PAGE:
Results: Color Gamut And Performance
Color gamut is measured using a saturation sweep that samples the six main colors (red, green, blue, cyan, magenta, and yellow) at five saturation levels (20, 40, 60, 80, and 100%), providing a realistic view of color accuracy.
What the S27B971D lacks in the contrast department, it more than makes up for in accuracy. Its chroma numbers are just as good as its grayscale and gamma ones. And it does improve upon the S27970D a little.
Looking at the CIE chart, we see slight oversaturation in red, magenta, and blue, while cyan, green, and yellow are right on target. As you can see on the almost-flawless luminance graph, the oversaturated colors are compensated by slightly lower brightness levels. The end result is vanishingly low errors well below three Delta E.
The S27B971D sets another record by finishing first among the monitors we tested in 2013. Only Pioneer's PRO-111FD plasma has better measured color accuracy at .83 Delta E. The Samsung may be expensive, but that last degree of performance is never cheap.
Gamut Volume: Adobe RGB 1998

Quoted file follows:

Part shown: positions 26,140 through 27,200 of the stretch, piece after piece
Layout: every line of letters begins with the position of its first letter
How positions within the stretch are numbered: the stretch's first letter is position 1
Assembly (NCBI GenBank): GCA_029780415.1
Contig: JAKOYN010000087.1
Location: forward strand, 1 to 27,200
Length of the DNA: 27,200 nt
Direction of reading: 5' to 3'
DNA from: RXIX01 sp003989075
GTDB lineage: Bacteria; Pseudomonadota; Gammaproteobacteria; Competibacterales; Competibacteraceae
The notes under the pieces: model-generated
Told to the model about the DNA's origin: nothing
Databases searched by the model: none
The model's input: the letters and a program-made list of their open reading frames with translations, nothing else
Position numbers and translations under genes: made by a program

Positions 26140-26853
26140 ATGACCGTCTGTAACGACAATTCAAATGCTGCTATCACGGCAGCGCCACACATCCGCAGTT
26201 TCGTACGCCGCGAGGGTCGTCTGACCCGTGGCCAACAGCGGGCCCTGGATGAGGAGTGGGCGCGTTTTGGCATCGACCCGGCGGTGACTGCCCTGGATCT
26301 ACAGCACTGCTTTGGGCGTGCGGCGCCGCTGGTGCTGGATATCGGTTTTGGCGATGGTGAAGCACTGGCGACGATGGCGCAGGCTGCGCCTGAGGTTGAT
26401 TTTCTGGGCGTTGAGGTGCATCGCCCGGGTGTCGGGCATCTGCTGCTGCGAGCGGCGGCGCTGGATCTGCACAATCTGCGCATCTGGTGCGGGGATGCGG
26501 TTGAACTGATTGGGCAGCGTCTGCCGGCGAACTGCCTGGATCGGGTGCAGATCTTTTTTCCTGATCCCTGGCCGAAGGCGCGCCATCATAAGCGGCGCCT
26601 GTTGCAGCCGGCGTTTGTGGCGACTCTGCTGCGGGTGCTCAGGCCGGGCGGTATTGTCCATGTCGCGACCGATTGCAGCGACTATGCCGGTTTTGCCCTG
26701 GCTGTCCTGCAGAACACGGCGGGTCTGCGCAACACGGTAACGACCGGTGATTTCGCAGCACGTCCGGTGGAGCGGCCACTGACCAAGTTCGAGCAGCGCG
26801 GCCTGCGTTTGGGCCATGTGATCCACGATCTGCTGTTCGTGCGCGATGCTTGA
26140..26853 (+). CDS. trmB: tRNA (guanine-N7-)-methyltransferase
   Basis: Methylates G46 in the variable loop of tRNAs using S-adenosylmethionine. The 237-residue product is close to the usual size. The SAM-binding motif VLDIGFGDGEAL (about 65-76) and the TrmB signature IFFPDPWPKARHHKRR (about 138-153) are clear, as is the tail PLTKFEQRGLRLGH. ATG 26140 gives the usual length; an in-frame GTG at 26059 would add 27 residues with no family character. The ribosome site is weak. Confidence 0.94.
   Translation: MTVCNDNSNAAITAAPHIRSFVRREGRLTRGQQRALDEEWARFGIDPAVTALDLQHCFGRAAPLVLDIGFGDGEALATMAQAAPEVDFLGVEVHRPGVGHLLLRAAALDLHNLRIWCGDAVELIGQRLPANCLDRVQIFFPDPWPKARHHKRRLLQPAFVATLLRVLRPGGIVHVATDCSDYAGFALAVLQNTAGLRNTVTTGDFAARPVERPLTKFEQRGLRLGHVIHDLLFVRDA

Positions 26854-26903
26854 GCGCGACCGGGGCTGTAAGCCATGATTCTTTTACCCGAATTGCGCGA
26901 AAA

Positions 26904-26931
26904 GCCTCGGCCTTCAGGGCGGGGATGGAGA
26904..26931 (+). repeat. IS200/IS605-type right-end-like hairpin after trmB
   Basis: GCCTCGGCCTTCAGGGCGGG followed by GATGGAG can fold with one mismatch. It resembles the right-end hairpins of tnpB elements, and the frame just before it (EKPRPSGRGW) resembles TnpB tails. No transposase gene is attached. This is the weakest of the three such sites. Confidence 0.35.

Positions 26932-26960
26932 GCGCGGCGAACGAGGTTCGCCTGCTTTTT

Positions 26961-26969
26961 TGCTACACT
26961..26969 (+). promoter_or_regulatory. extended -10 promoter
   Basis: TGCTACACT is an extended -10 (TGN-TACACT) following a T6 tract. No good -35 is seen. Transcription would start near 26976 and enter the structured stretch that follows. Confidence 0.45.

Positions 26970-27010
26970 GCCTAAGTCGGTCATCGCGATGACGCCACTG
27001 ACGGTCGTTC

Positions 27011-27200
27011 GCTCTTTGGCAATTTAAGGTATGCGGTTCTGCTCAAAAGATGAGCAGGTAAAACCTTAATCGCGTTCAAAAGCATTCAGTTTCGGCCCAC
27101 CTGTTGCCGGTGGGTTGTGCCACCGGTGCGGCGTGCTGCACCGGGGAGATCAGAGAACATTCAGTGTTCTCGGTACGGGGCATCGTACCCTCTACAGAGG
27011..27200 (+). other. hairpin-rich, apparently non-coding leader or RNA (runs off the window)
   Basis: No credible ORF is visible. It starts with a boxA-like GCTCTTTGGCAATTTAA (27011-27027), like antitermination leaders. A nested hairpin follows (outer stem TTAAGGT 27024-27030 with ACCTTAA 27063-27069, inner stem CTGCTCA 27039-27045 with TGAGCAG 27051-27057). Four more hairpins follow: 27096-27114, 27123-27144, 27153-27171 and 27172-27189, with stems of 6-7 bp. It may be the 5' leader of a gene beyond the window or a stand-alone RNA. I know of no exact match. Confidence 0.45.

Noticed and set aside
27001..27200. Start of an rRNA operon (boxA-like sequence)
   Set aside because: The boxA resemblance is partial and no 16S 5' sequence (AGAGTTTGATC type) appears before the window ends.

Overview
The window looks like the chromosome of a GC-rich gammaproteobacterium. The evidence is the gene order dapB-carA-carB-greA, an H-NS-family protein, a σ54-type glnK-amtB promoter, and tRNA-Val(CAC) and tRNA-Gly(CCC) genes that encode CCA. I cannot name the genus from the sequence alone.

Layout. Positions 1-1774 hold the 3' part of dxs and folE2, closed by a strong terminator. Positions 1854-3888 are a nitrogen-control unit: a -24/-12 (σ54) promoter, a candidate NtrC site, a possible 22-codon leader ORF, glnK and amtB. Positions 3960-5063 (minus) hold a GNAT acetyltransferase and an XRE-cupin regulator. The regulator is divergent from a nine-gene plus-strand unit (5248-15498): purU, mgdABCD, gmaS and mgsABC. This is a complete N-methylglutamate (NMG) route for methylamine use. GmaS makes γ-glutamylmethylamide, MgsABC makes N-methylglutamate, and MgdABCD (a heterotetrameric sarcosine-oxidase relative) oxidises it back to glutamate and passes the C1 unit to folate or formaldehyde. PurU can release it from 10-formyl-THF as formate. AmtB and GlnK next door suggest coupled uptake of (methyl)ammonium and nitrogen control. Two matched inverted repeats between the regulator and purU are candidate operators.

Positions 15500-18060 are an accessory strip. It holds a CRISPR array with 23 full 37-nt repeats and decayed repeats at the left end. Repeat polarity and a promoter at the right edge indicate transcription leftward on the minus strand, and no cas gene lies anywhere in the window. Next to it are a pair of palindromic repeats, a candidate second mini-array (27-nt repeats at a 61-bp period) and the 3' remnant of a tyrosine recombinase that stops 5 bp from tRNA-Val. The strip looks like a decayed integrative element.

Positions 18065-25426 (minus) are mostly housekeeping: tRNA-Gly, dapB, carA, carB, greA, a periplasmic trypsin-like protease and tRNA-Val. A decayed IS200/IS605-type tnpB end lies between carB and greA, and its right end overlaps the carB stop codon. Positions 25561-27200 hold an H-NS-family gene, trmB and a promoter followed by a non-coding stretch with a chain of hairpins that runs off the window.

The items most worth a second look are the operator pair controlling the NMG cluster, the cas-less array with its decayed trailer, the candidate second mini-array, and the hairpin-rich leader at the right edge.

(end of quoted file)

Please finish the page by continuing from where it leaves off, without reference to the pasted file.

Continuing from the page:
There are basically two categories of displays in use today: those that conform to the sRGB/Rec 709 standard like HDTVs, and wide-gamut panels that show as much as 100 percent of the Adobe RGB 1998 spec. We use Gamutvision to calculate the gamut volume, based on an ICC profile created from actual measurements. The chart shows the percentage of both sRGB and Adobe RGB 1998 gamuts.
Samsung claims full coverage of the sRGB color gamut, and our results support that specification with an almost-perfect 100.7-percent result. That .7-percent excess comes from the slight oversaturation we recorded for red, magenta, and blue. If you require precise color accuracy, the S27B971D is a great choice, so long as sRGB is all you need. Unfortunately, there is no provision for the wider Adobe RGB 1998 gamut used in digital photography. It’s hard to ignore the fact that Asus offers both gamuts in its PA279Q, along with a similar level of accuracy, for $150 less.